Thursday, 15 September 2011
Tito Colliander on the Jesus Prayer - Part 1
Spiritual activity embodies Christ in our soul. This involves continual remembrance of the Lord: you hide Him within, in your soul, your heart, your consciousness. I sleep, but my heart waketh (Song of Solomon 5:2): I myself sleep, withdraw, but the heart stays steadfast in prayer, that is, in eternal life, in the kingdom of Heaven, in Christ. The tree-roots of my being stand fast in their source.
The means of attaining this is the prayer: Lord Jesus Christ, Son of God, have mercy on me, a sinner. Repeat it aloud, or only in thought, slowly, lingeringly, but with attention, and from a heart freed as much as possible from all that is inappropriate to it. Not only worldly interests are inappropriate, but also such things as every kind of expectation or thought of answer, or inner visions, testings, all kinds of romantic dreams, curious questions and imaginings. Simplicity is as inescapable a condition as humility, abstemiousness of body and soul, and in general everything that pertains to the invisible warfare.
Especially should the beginner beware of everything that has the slightest tendency to mysticism. The Jesus Prayer is an activity, a practical work and a means by which you enable yourself to receive and use the power called God's grace-constantly present, however hidden, within the baptized person-in order that it may bear fruit. Prayer fructifies this power in our soul; it has no other purpose. It is a hammer that crushes a shell: a hammer is hard and its stroke hurts. Abandon every thought of pleasantness, rapture, heavenly voices: there is only one way to the kingdom of God, and that is the way of the Cross. And to hang crucified on a tree is horrible torment. Expect nothing else.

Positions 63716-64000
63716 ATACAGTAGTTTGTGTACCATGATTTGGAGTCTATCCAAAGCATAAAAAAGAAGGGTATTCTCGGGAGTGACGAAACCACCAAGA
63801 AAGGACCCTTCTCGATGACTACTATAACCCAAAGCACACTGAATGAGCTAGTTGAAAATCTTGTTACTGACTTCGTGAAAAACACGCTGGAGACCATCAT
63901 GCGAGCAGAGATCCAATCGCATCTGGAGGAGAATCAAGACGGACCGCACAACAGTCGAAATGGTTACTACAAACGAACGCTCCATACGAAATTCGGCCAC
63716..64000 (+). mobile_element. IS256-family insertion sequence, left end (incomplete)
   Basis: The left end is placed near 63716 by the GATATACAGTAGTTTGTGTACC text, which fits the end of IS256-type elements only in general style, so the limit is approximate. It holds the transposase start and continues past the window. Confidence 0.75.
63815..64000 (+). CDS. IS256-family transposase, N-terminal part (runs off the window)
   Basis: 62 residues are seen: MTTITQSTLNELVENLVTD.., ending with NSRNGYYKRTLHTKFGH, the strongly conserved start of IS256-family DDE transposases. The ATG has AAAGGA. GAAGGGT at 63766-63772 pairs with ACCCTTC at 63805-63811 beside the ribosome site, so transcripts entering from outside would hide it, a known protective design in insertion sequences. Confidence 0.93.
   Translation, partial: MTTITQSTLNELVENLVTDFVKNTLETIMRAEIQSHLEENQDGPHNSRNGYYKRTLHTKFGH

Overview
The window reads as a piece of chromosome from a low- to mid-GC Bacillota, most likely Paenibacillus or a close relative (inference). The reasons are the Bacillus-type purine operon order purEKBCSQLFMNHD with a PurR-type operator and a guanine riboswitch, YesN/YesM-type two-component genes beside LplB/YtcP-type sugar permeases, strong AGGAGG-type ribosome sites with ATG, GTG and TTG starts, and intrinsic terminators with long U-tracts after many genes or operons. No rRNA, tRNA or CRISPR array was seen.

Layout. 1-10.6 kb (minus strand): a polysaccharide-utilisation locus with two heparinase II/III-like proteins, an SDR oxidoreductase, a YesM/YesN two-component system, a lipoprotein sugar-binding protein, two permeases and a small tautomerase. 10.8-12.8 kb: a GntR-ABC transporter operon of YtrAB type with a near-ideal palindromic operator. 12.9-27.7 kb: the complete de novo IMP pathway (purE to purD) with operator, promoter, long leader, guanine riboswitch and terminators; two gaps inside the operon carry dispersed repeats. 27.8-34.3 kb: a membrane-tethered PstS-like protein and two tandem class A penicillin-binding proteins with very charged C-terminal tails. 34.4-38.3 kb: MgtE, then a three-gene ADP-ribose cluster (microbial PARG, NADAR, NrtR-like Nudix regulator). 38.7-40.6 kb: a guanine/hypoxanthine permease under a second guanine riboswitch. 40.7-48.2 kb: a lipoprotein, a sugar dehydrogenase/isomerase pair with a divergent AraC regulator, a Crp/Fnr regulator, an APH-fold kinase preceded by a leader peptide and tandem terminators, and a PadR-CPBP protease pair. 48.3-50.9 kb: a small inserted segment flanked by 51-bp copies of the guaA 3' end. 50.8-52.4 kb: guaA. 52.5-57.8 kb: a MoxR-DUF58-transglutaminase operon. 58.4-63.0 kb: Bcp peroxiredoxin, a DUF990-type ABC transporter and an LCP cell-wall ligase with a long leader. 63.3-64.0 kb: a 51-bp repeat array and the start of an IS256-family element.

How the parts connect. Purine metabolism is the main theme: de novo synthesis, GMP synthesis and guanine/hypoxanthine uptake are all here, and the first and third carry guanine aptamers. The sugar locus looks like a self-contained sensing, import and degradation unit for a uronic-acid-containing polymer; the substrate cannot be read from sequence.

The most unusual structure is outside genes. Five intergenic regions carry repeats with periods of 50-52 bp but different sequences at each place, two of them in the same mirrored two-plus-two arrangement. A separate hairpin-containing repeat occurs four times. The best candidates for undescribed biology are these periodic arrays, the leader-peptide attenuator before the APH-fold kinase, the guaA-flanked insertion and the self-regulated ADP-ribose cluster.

You have crucified your body by nailing it fast with a simple and uniform manner of life under strict self-discipline. Your thought-life and imagination ought to be as strictly controlled. Nail them fast with the words of prayer and Holy Scripture, with the reading of Psalms and the works of the holy Fathers, where these things are commanded. Do not permit your imagination to fly about at will. What men call "the flight of thought" is usually an aimless fluttering in the world of illusions. As soon as your thoughts are not occupied in your work's behalf, let them turn again to Prayer. See to it that both imagination and thought are as obedient to you as a well-trained dog.You do not allow it to run around and yap and rummage in garbage palls and bathe in the gutter. Likewise you ought always to be able to call back your thoughts and imagination, and you must do so untold times every passing minute. If you do not do so, you are like a horse driven now by one rider and now by another, says St. Anthony, until, worn out and lathered, it collapses.
Source: The Way of the Ascetics by Tito Colliander, St Vladimirʼs Seminary Press, pp 92-97